Savers were deemed to be among the biggest winners from the Budget yesterday, with a hike in the ISA allowance for next year, and two major savings initiatives: Help to Save and the Lifetime ISA. But while it all made for good headlines, there's a good chance that these measures won't be half as useful as they first appear.
The increased ISA allowance seems to be a boost for savers - who will be able to put away £20,000 a year from next April into tax-efficient savings vehicles and share-based investments.
The problem with this is that cash ISAs are by far the most popular option, and they just aren't what they used to be. From April this year, the government will introduce a new tax free savings allowance, so that basic rate taxpayers can earn £1,000 on their savings before they pay tax (and higher rate taxpayers £500). While interest rates remain so low, it means that the vast majority of people won't be paying any tax on their savings anyway. It makes cash ISAs far less valuable.
For those saving for the long term, or who have significant savings, ISAs will remain essential tools. And when interest rates rise again they will make sense for more savers. However, the problem is that the new savings allowance has taken the heat out of the ISA market, so we are seeing exceptionally few of the great offers we normally see around this time of year, as ISA providers are not competing for our cash.
The Help to Save scheme was announced by David Cameron just before The Budget, in an effort to get people on lower incomes to save. Anyone on Universal Credit or Working Tax Credits will qualify for the scheme. They will be encouraged to save by the promise that the government will boost everything they save by 50% - up to a maximum of £300 a year.
The problem here is that in order to qualify, you have to hold the money in savings for two years - at which point you get up to £600 from the government. In order to get more of a boost, you then need to tie the money up again for another two years.
There will be precious few people on low incomes who can afford to save, and those who can tie their money up for two or four years will be even thinner on the ground.
The Lifetime ISA is a major change, designed to help the under 40s save for the future - and will be introduced next April. The idea with this scheme is that young people can invest up to £4,000 a year in the ISA (which will come out of their wider ISA allowance). The government will then top this up by 25% - up to £1,000.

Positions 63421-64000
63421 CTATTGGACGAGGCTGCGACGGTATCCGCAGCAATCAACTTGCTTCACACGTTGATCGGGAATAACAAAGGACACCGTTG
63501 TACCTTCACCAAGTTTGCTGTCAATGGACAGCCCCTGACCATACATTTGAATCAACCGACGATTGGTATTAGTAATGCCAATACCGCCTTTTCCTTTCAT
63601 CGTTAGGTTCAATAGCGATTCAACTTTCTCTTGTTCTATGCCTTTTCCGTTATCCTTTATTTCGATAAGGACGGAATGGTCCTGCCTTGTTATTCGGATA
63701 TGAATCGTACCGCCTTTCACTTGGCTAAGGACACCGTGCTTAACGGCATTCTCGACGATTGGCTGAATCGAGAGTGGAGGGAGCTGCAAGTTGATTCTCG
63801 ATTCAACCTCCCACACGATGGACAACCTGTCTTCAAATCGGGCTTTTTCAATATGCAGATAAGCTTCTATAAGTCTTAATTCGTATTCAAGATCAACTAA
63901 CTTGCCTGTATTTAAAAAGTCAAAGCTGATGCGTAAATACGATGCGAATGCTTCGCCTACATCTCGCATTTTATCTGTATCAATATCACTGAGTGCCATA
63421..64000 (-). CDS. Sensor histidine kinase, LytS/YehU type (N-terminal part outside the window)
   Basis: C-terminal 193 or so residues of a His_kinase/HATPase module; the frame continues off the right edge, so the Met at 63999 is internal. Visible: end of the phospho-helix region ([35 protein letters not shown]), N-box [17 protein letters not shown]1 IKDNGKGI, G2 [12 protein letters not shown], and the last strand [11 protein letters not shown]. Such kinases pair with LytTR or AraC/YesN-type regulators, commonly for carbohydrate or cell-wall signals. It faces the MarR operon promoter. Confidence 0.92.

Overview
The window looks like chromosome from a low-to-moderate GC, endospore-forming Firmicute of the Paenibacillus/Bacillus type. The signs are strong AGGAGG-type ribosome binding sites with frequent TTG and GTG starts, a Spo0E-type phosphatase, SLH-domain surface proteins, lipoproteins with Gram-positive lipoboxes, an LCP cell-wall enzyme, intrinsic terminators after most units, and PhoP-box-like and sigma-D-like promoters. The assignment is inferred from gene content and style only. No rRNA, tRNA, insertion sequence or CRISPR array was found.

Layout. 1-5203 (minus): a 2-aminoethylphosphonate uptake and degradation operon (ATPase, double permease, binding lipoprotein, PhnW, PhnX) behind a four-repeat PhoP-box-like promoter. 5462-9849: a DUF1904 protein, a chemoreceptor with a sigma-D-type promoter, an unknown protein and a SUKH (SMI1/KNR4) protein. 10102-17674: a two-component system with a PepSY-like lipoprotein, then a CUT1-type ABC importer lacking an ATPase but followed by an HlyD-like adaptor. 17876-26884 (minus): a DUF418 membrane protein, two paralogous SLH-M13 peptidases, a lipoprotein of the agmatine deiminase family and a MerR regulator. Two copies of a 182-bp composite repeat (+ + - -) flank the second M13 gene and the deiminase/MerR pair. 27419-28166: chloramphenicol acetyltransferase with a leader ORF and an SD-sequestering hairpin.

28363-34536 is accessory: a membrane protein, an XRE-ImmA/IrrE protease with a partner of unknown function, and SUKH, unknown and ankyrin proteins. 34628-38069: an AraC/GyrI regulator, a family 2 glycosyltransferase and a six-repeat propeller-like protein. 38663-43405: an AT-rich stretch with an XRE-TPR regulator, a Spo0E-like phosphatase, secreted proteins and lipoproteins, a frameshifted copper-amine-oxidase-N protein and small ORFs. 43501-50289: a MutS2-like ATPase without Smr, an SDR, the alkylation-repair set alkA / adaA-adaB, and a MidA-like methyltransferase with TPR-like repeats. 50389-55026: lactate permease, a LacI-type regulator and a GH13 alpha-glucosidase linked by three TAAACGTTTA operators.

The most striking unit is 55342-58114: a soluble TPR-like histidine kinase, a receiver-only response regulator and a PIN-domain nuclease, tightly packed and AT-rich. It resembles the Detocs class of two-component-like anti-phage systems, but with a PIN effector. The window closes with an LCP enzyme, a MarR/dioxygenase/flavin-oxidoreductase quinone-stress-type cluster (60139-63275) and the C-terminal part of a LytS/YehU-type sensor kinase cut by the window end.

In the Treasury's example, someone who saves £200 a month will save £2,400 in their first year, and get a £600 government bonus. If they carry on doing this for five years and earn an interest rate of 4%, their savings – including the bonus – will come to around £16,000.
The money can be used as the deposit on your first home, or for retirement (at the age of 60). It cannot be used for anything else - or savers will lose their government bonus and will pay a 5% penalty.
This has an advantage over pensions for young people, because it means saving for a goal they can realistically foresee - as well as for the very long term. However, it remains to be seen just how much money young people can afford to set aside - regardless of how attractive the savings vehicle is.
The government has factored a relatively low take-up into its sums. It expects it to cost £590 million in 2020 and £850 million the year after. It sounds like a lot, but it's relatively small-potatoes.
Ben Simpson, CEO of Menzies wealth management points out: "This is comparatively small change when set against the cost of say, Pension Tax Relief, which costs the treasury in the region of £50 billion in Tax and NI relief."
He adds: "It remains to be seen whether the introduction of the Lifetime ISA will make a fundamental difference to saving rates. There is of course a question as to whether young people can afford to contribute to a Lifetime ISA in addition to paying off student loans, renting a flat and of course contributing to their pensions through automatic enrolment. Indeed a cynic might suggest that the main beneficiaries of the Lifetime ISA will be young individuals with higher disposable incomes and of course those with wealthy parents, perhaps not entirely different to the individuals who currently benefit from pension tax relief."
If take-up is better than expected, meanwhile, it could have the unfortunate side-effect of pushing first-time-buyer house prices up. Even with a low take-up, the Office of Budget Responsibility has factored in a 0.3% boost to prices - and says it may be more if they have underestimated people's enthusiasm for the scheme.
But what do you think? Will any of this change the way you save? Let us know in the comments.